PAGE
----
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EAN 2021 | Tackling disease progression in MS

Nikolaos Grigoriadis, MD, PhD, Aristotle University of Thessaloniki, Thessaloniki, Greece, discusses current methods and promising research concerning halting disease progression in multiple sclerosis (MS). Current methods involve targeting the adaptive immune system of the central nervous system (CNS) using disease-modifying therapies (DMTs), this has been shown to control annual relapses and disease activity in MS patients; however, it does not halt long-term disease progression. There is an increasing body of research suggesting that the innate immune system of the CNS is important in disease progression, creating new opportunities for therapeutic targets. This interview took place during the European Academy of Neurology 2021 congress.

Transcript (edited for clarity)

What seems to be most important in multiple sclerosis management is the control of the ongoing progression of the disease. What we have succeeded to do so far with all the DMTs we use is to control the relapses, the annual relapse of the MS patients, and of course control the disease activity. However, no matter how much easy or how much successful we’re going to be in doing so, it seems that our patients in the long term, they keep on being progressively disabled...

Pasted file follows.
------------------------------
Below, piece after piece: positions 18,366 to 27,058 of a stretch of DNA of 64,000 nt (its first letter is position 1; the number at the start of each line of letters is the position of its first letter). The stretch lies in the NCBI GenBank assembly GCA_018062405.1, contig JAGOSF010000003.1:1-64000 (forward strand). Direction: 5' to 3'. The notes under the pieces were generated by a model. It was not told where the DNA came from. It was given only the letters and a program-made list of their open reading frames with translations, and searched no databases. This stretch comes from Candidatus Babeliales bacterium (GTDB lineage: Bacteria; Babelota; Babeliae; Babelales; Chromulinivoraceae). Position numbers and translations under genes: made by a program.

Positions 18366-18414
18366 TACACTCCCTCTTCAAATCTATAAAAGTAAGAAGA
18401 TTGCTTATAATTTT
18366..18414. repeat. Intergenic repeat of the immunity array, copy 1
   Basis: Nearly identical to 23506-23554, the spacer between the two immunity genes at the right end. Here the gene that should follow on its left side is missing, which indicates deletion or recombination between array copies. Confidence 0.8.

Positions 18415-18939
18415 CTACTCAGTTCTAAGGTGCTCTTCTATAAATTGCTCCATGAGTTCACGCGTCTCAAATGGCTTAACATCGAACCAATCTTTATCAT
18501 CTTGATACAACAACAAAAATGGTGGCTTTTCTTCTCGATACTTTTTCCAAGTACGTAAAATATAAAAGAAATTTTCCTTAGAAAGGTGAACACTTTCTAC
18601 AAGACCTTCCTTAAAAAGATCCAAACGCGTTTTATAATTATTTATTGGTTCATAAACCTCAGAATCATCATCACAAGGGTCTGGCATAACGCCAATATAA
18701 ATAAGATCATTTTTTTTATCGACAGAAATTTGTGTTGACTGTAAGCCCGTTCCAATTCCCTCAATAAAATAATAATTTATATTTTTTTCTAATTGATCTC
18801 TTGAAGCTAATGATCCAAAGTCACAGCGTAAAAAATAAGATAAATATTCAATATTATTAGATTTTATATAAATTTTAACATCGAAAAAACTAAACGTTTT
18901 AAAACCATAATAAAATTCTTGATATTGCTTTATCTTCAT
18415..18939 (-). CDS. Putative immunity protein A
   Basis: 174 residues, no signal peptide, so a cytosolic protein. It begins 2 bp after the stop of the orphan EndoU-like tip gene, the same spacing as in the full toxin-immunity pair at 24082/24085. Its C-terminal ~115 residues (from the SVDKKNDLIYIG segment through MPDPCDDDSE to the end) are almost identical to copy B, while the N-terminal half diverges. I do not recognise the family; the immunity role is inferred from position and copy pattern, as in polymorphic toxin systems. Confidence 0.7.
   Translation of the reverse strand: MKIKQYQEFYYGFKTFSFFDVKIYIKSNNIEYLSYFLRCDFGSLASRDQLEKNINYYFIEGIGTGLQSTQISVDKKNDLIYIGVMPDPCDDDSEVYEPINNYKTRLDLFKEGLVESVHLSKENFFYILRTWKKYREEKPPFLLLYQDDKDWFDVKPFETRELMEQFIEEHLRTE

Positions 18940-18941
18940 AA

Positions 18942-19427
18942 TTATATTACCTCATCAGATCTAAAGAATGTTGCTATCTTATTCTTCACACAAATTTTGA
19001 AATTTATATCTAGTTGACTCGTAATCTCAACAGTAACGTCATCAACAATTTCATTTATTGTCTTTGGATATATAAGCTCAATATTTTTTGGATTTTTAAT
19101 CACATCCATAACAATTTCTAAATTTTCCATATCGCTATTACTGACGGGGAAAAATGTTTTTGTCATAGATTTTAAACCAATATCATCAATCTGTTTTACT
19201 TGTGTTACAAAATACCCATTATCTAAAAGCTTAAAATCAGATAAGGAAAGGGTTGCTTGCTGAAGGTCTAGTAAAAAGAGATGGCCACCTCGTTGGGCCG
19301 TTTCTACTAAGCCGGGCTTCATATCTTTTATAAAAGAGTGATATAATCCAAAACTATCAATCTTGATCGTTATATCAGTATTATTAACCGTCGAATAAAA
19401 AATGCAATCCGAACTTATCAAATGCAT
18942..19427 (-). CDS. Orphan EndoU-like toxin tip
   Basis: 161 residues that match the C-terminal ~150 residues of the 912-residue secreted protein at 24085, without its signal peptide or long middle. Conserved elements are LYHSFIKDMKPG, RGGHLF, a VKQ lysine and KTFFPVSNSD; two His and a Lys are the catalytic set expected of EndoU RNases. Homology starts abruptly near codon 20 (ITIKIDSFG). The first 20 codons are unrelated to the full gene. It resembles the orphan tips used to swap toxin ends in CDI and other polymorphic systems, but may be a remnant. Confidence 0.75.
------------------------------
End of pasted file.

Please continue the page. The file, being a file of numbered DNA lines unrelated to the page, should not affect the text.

What seems to be most important in multiple sclerosis management is the control of the ongoing progression of the disease. What we have succeeded to do so far with all the DMTs we use is to control the relapses, the annual relapse of the MS patients, and of course control the disease activity. However, no matter how much easy or how much successful we’re going to be in doing so, it seems that our patients in the long term, they keep on being progressively disabled. So this indicates that the part of the immune system, we are able to control with DMTs. Although they help us to control relapses, although they help us also to control the underlying disease activity as indicated in the MRI scans, we are not able still to control the progression of the disease.

Thus indicating again, that the progression of the disease is not strictly related to the adaptive immune system activation. And there is growing evidence indicating that it is the innate immune system of the central nervous system. In other words, the microglia, the macrophages of the central nervous system, which seems to play a major role in this ongoing progression of disability and the ongoing, due to the ongoing neurodegeneration and synaptopathy, which is also a very typical finding in the ongoing process of the disease in the CNS.

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